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Blaine Neahr & Margaret Knight (Peg) Rawdon


1923 & 1926 - 2015 Obituary Condolences

BLAINE NEAHR RAWDON
MARGARET KNIGHT RAWDON (PEG)

Blaine N Rawdon passed away on April 23, 2015. Peg Rawdon, his wife of sixty-six years, passed away one week later, on April 30, 2015. Both Blaine and Peg died peacefully at home, surrounded by family, in the home they designed and built together. Their passing was greatly eased by hospice care.

BLAINE NEAHR RAWDON was born November 1, 1923, in Plainfield, NJ. He was the only child of Blaine Elzar Rawdon and Marie Neahr Rawdon. His father was a vice president of Underwood Typewriter Company. His mother was a field nurse in France during WWI, and later a schoolteacher.

Blaine attended Lower Merion High School outside Philadelphia, and later transferred to Western Reserve Academy in Hudson, Ohio, graduating in 1942. While there, he and several classmates searched the atlas for places where the world war would surely never find them. They chose Guadalcanal Island! In the end, twelve classmates applied to Amherst College, and all were accepted. After one semester at Amherst, Blaine was drafted into the Army, after being rejected by the Navy, Marines and Air Force because he was color blind.

His unit landed at Utah Beach on June 6, 1944, and marched through France with Patton's Third Army. He was captured on Christmas Eve, 1944, in the Battle of the Bulge. After four months in captivity, he escaped during a march. Having lost 65 pounds, he spent several months recuperating from the ordeal, and was discharged on November 16, 1945.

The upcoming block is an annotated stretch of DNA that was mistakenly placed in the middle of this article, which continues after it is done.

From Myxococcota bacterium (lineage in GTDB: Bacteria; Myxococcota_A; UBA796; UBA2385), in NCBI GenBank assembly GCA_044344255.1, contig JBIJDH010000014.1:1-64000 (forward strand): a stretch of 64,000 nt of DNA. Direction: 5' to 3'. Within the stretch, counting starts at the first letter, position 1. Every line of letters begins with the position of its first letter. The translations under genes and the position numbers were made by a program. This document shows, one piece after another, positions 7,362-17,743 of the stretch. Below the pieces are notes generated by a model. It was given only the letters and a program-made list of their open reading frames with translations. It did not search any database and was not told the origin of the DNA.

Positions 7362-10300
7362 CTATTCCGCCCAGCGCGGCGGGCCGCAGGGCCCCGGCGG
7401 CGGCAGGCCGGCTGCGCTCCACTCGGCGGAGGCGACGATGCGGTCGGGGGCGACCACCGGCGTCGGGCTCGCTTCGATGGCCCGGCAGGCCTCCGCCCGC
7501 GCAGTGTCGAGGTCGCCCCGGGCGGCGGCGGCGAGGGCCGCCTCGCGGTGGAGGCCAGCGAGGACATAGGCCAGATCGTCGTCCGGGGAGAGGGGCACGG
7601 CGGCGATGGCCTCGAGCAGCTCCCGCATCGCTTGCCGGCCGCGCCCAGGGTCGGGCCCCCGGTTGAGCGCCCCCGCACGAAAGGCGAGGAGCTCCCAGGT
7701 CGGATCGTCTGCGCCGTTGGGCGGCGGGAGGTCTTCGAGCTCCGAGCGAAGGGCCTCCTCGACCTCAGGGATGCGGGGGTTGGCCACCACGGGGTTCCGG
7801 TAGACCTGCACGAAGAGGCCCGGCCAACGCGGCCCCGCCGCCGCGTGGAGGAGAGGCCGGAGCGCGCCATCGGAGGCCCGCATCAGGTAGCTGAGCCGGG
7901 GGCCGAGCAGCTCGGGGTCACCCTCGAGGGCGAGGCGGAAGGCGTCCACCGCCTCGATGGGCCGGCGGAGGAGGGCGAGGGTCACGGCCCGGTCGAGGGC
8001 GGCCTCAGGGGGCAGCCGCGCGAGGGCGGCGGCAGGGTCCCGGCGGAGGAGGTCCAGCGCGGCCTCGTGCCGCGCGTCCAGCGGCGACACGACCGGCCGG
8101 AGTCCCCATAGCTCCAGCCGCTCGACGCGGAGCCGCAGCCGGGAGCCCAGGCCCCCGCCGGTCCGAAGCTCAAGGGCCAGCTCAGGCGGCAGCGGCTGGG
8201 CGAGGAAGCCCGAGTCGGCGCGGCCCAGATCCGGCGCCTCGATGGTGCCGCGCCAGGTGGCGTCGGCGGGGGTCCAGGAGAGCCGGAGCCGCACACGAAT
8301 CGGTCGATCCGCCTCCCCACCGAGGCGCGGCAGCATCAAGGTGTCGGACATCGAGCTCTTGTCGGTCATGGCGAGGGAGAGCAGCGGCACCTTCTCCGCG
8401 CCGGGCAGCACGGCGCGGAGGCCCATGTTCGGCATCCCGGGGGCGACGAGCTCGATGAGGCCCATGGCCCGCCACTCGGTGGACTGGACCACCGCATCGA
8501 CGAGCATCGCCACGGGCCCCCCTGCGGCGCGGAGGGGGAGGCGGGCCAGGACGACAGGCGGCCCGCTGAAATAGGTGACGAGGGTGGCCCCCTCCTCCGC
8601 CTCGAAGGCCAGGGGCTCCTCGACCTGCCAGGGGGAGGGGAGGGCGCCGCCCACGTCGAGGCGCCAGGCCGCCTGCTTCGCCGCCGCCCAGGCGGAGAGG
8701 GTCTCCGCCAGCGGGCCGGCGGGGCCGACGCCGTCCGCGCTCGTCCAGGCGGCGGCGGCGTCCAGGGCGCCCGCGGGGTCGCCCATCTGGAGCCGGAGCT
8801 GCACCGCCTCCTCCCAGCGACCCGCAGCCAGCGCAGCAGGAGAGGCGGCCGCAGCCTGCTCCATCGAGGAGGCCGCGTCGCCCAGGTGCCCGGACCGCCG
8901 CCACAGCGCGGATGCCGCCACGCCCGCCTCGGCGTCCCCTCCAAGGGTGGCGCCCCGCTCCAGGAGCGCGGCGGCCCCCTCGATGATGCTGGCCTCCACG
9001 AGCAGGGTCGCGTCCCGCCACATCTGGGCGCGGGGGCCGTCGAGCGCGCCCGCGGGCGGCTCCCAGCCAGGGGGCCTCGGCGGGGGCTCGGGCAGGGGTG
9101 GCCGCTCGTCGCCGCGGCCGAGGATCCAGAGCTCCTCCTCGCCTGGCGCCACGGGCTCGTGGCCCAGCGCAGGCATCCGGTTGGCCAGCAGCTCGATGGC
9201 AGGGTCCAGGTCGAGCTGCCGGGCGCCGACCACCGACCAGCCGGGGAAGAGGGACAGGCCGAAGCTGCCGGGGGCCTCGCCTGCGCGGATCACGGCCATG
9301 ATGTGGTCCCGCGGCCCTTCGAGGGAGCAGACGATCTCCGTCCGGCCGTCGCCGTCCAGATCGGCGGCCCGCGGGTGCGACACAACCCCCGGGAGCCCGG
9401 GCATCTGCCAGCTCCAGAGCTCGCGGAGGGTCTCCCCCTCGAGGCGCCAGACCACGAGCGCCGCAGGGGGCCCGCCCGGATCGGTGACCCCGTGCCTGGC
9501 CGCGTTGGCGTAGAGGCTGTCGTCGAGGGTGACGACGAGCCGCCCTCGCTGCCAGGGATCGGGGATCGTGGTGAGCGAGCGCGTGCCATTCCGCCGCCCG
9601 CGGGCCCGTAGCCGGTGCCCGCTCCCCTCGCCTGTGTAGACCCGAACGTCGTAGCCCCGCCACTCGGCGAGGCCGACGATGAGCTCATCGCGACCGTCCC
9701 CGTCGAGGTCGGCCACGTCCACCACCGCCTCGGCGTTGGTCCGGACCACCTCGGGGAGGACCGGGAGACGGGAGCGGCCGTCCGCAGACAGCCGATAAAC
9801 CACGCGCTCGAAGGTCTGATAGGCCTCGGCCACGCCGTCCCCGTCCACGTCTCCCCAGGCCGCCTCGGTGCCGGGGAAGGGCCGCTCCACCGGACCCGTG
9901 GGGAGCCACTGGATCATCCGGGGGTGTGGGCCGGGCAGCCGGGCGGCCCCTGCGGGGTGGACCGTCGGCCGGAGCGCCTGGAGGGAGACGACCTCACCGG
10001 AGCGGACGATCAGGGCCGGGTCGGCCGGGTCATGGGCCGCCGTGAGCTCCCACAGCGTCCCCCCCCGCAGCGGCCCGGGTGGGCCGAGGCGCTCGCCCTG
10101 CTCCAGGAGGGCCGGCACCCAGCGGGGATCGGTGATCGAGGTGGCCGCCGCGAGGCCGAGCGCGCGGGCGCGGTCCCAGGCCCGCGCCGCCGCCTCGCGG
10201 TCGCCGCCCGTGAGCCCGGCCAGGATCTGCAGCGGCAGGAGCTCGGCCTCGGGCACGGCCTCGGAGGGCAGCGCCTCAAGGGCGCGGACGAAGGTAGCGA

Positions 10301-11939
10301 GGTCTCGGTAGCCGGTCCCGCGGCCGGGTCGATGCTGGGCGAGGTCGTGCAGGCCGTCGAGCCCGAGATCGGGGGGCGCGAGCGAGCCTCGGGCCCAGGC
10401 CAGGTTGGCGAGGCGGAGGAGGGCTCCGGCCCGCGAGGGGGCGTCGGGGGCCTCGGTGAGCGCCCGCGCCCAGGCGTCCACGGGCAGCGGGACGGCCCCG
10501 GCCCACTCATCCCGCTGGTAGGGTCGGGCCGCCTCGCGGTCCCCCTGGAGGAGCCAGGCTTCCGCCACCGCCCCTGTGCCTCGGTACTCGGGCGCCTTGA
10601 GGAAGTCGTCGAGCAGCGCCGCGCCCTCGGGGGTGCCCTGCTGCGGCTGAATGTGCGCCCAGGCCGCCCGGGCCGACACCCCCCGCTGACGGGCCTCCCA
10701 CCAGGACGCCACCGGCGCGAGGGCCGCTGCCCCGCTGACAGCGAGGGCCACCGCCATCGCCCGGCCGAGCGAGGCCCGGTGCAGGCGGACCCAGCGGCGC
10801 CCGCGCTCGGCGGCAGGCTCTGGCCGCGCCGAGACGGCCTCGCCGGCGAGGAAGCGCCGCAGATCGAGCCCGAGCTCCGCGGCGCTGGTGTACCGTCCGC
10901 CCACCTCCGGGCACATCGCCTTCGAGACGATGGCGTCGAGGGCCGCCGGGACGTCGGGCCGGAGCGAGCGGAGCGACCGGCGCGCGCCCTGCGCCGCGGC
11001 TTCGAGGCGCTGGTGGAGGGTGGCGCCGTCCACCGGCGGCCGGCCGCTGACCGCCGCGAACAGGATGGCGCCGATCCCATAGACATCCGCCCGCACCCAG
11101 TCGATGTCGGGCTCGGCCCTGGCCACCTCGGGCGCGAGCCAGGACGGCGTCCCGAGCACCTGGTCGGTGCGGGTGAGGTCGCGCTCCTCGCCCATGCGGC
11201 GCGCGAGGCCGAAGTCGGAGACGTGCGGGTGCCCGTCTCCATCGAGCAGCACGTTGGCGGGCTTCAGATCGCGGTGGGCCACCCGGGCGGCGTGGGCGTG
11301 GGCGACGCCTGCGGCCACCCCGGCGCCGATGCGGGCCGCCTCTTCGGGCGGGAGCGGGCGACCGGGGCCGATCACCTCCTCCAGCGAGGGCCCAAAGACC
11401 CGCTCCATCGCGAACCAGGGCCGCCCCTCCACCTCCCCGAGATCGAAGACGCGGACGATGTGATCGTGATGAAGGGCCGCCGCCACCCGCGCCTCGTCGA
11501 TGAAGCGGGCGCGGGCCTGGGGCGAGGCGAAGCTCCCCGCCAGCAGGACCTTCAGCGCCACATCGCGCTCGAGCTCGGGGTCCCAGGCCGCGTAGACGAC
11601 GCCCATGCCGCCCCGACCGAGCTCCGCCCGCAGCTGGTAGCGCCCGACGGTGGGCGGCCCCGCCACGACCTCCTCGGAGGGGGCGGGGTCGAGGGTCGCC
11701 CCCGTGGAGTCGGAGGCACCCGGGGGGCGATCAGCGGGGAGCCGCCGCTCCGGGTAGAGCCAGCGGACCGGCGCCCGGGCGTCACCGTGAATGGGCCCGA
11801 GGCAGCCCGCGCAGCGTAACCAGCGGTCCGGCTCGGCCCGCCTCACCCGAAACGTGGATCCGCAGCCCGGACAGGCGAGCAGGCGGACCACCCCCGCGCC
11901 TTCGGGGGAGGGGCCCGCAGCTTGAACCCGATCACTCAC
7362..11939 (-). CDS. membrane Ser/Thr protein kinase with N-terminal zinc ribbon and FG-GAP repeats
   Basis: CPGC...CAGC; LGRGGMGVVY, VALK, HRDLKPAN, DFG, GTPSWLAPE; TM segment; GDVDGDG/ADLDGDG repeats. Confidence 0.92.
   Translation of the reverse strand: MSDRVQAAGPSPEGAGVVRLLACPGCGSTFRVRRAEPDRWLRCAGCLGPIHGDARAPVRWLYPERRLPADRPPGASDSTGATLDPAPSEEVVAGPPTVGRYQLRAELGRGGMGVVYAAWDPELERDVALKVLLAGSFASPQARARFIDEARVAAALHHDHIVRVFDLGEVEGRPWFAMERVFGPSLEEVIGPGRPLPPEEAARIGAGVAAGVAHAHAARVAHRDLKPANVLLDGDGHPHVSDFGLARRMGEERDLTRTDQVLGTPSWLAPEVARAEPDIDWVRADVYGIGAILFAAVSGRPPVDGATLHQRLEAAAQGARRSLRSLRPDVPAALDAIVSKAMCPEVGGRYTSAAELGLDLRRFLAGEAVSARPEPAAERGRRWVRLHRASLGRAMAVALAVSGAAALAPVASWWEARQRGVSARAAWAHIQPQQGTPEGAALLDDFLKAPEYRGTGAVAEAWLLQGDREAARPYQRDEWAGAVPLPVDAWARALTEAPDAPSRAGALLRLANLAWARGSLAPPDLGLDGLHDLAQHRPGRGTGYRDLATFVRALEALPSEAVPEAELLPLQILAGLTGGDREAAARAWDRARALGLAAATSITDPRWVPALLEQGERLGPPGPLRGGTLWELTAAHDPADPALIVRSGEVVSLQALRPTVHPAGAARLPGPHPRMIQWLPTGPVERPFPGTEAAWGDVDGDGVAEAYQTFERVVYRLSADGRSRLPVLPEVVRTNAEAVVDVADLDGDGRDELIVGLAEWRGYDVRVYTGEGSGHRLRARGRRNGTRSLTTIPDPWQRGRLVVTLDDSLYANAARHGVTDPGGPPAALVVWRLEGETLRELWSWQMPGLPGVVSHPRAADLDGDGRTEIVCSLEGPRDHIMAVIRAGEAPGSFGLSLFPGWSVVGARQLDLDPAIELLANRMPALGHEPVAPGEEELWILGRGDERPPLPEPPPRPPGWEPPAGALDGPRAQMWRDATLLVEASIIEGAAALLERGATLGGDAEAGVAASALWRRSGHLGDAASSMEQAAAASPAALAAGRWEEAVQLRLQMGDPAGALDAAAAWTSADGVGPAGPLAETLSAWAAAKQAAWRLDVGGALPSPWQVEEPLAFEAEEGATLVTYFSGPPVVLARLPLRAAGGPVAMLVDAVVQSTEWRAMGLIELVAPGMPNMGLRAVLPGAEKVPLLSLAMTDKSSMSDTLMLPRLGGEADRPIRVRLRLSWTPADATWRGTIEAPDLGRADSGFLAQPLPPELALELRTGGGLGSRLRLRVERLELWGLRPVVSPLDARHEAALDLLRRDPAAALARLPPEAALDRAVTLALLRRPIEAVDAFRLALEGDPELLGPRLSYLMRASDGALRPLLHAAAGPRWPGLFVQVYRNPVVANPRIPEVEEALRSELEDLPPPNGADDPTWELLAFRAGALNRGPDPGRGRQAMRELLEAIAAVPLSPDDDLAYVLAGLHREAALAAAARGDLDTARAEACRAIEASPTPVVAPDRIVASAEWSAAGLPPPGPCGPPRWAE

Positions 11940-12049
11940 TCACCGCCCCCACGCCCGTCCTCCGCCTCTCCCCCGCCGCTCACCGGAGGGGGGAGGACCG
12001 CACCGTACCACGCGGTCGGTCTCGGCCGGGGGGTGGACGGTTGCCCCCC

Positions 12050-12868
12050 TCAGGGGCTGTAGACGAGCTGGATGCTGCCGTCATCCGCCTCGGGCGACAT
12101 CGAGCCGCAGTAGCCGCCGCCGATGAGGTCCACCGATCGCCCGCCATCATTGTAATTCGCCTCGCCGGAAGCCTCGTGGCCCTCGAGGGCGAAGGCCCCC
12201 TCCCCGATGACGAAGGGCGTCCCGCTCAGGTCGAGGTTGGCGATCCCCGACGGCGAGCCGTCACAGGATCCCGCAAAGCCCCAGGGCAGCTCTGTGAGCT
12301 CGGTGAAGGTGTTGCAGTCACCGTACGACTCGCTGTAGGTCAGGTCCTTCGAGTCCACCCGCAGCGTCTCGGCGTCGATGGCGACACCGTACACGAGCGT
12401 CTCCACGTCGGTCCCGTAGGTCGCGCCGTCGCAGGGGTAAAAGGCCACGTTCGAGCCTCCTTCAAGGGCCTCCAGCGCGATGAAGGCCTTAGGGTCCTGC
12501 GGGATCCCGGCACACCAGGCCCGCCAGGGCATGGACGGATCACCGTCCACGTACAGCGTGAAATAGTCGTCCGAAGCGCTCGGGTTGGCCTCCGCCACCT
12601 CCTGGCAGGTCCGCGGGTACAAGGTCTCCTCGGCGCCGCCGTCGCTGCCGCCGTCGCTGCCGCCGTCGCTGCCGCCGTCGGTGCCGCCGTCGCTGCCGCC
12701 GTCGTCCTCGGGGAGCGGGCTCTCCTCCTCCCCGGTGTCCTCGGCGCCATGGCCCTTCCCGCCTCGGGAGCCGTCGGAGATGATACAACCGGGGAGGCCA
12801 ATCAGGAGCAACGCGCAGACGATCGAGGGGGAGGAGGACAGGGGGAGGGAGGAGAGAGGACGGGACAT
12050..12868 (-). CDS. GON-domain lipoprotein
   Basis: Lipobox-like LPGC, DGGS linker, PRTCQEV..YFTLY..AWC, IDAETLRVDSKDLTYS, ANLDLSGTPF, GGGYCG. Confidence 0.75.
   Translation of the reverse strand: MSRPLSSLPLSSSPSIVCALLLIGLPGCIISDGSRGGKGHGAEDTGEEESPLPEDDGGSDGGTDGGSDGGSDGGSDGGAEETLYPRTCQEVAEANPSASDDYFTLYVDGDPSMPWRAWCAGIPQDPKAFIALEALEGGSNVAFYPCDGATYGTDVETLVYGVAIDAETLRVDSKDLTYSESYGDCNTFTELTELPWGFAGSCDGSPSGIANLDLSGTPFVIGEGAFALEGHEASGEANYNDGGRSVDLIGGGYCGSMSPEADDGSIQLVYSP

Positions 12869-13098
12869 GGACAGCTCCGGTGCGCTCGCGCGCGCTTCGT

In February of 1946, Blaine returned to Amherst College, graduating in 1948 with the (war-delayed) class of '46.

MARGARET KNIGHT (PEG) RAWDON was born October 2, 1926, in Evanston, IL. She was the third of four children of Francis McMaster Knight and Helen Perkins Knight. Her father was a senior vice president of Continental Illinois Bank, an amateur violinist, and trustee and treasurer of the Chicago Symphony Orchestra. He was instrumental in bringing the CSO to the Ravinia Music Festival. Her mother was named Highland Park Woman of the year, and was a life trustee of the Highland Park Hospital, in addition to managing a large household with four children.

Peg attended Highland Park High School, then transferred to the Emma Willard School in Troy, NY. She graduated in 1944 and entered Smith College that year. At Smith, she majored in art history, graduating in 1948.

PEG AND BLAINE met in college on a blind date, and were married in September, 1948. Blaine entered the Columbia University School of Architecture in 1948. Peg worked in Manhattan for an avant-garde furniture store until the arrival of their first child in 1951. Blaine graduated from Columbia in 1952, and the three moved to Los Angeles, where he worked for Victor Gruen Associates. Later, he and Perry Pearson formed a partnership, Pearson and Rawdon. Concurrently, he taught architecture at the University of Southern California until 1964, when the family (now with three sons and a daughter) moved to Riverside, CA. There Blaine worked for Ruhnau, Evans, Brown and Steinmann. He left Ruhnau in 1969 to partner with Robert E. Brown in Brown + Rawdon Architects. He retired in 1995.